Cowboys await final script

Dan Wetzel

Two weeks ago, the star receiver of the New York Giants walked into a Manhattan nightclub carrying an unregistered weapon in his sweatpants. He proceeded to shoot himself while trying not to spill a cocktail.

It ended his season, perhaps his career (at least in New York) and most likely his freedom (at least for some stretch). It also may have dragged in a teammate who authorities allege may have been less than cooperative. The Giants went out and played terribly in a loss to the Philadelphia Eagles last week.

And yet, heading into Sunday night's game at Dallas, New York isn't even the team dealing with the most distractions.

Cowboys owner Jerry Jones always wants to be in the spotlight. Leave it to his organization to steal it from what in most years would be the runaway choice for the NFL's top soap opera.

Dallas may or may not be coming apart at the seams. It depends on whether you believe the anonymous complaints or the on-the-record denials (we choose the former).

Tony Romo and Terrell Owens may or may not be on speaking terms. Romo may or may not be favoring his tight end and close friend Jason Witten over T.O., who once cried in front of the media as he begged them not to blame another playoff defeat on the quarterback.

Owens and Witten may or may not have come to heated words and near blows before being separated Friday, according to the Fort Worth (Texas) Star-Telegram.

There may or may not even be secret meetings being held between coaching staff and players or players and players or owners and coaches or players and cheerleaders. (The last one is pretty likely.)

Wade Phillips, the head coach, may or may not know anything about any of this; or anything at all, for that matter.

If this sounds like something out of a third-grade-like triangle, one of the callers on the "Jim Rome Show" offered that T.O. might want to send Romo a card with three boxes on it asking, "Will you pass me the ball: yes, no, maybe."

Quite incredibly, Jessica Simpson has managed to stay out of this.

Jerry Jones hasn't. He has his own side controversy going about whether he questioned Marion Barber's toughness after the running back sat out because of injury last week.

"He can play with the soreness and a combination of those things," Jones said. "I see nothing that led us to believe he couldn't."

He later said he didn't mean anything by it. Imagine if he did. Even later, he said it was a compliment of sorts.

Meanwhile, the guy who was supposed to be the Cowboys' biggest gamble of the season – Pacman Jones – could be gone in light of a neck injury.

Pacman has just returned from a six-game suspension for fighting one of his own security guards. That incident violated the terms of the deal he made with the league to return from his previous one-year suspension.

And to think: At the beginning of the season, Jerry Jones thought it would be a good idea to sign the team up for an HBO reality show on training camp. To the bad luck of the show's producers, nothing interesting happened then.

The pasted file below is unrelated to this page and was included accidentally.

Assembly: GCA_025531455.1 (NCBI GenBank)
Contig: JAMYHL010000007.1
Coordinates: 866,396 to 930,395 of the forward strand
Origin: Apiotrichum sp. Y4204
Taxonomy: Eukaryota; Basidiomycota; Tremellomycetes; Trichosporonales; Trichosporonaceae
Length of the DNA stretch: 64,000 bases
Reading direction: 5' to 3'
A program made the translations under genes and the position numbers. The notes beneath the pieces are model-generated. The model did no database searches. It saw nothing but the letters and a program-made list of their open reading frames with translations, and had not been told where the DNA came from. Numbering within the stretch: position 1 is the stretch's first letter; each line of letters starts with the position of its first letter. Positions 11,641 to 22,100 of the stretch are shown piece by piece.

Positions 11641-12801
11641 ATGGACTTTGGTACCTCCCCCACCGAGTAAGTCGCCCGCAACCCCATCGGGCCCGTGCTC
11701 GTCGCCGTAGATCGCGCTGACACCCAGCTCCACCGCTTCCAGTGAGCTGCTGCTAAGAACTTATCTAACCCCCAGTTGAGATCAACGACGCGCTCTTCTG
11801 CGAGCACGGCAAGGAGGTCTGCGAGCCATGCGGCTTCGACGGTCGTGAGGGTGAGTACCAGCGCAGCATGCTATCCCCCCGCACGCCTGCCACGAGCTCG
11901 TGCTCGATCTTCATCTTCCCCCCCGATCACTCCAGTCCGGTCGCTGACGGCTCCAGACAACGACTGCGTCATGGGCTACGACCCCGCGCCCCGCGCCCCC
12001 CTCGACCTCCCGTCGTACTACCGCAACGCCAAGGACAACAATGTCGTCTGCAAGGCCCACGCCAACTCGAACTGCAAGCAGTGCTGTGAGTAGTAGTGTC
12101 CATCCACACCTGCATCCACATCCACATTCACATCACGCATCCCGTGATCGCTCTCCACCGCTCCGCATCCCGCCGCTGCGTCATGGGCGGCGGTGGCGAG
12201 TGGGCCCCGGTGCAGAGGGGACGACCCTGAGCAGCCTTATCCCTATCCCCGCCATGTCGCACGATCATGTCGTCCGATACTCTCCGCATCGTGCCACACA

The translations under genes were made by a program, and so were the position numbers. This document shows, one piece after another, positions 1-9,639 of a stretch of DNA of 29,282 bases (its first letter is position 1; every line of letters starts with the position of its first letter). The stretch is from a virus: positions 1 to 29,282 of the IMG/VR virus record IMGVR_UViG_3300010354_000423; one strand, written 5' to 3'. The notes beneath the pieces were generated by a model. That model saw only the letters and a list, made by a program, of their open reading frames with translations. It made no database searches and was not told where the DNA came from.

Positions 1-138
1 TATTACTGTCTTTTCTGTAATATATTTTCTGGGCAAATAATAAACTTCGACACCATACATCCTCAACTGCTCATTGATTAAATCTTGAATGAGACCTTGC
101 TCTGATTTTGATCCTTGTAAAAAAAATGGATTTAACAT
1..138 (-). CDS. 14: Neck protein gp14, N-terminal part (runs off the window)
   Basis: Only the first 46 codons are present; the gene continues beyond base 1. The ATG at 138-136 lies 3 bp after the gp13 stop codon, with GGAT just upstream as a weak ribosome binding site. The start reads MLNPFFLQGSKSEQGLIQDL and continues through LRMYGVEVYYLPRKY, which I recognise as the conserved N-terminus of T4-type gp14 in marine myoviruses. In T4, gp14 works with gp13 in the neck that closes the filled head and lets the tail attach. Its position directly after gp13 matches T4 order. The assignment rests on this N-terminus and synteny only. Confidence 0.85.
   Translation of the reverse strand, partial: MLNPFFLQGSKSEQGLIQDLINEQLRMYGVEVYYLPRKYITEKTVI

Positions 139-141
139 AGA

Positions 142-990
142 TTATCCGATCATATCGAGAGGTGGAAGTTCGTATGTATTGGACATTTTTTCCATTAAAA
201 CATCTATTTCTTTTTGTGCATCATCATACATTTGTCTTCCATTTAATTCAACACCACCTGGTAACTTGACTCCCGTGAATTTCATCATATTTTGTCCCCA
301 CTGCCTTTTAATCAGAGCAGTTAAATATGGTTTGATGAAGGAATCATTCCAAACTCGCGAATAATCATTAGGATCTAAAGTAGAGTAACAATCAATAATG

Oh, for the days of Oxnard. With 13 Pro Bowlers on the roster, egos in every corner and the always combustible Owens front and center, the Cowboys' season was set up to end in spectacular fashion, one way or the other.

Dallas is 8-5. It's on the cusp of missing the playoffs but also of making it, so the final script hasn't been written.

It does face a virtual must-win game against the reigning Super Bowl champions. And no one knows if anyone is getting along.

Can Romo throw the ball to Witten, even if he's wide open, without risking a chemistry meltdown? Does the coaching staff have to chart looks to Owens and weigh them proportionately against other players?

Then again, will Romo avoid debilitating mistakes, such as his three interceptions last week at Pittsburgh, which ruined a supreme defensive effort?

Much of the blame seems to be falling on Owens, which is his own doing. He brings much to the table – one of the chief reasons Witten is open is Owens' ability to draw defenses – only to find a way to turn into a negative.

This is his third consecutive fallout with a quarterback he once hailed as his BFF. First it was Jeff Garcia in San Francisco, then Donovan McNabb in Philadelphia. At some point, he needs to realize it's him, not the other guy.

At least he hasn't insinuated Romo is gay (not that anyone would believe him), as he did with Garcia, or out of shape, as he labeled McNabb. There's still three more weeks to the season, though.

It's Jones who set the Cowboys up for this, however. He craves talent above teamwork and thought he could control this. Ego knows no bounds in Dallas, and it begins with the owner. The team hasn't won a playoff game since 1996.

With Jones involved in every decision, no one is quite sure who is in charge, only that it isn't Phillips.

Still, the Cowboys remain a team with a puncher's chance if they can make the playoffs. There's no doubt they could turn it on.

First they need to defeat the Giants, who – wounded receivers and lawyered-up linebackers aside – somehow walk into this one the (relative) picture of tranquility.